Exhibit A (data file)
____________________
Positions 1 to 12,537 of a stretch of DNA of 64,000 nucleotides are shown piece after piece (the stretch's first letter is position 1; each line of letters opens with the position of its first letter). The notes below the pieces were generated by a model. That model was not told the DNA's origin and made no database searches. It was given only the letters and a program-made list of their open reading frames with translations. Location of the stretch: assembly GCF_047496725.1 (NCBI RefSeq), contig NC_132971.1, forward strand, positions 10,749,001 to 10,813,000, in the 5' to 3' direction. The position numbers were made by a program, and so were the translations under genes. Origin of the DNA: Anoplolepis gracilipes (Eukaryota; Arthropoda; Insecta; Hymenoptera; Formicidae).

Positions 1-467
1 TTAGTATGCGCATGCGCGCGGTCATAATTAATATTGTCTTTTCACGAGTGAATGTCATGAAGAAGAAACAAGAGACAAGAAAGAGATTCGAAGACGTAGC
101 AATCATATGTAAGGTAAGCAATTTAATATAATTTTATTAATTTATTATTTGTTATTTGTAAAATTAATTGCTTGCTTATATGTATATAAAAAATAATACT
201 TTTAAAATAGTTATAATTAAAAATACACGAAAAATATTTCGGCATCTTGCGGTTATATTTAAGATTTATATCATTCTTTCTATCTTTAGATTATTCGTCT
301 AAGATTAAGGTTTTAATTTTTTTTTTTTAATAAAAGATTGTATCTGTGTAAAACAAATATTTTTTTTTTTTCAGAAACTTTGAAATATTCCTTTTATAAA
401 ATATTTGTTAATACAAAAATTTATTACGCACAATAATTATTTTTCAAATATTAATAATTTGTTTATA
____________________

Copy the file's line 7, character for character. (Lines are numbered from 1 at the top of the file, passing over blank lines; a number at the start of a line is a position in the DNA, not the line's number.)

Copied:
401 ATATTTGTTAATACAAAAATTTATTACGCACAATAATTATTTTTCAAATATTAATAATTTGTTTATA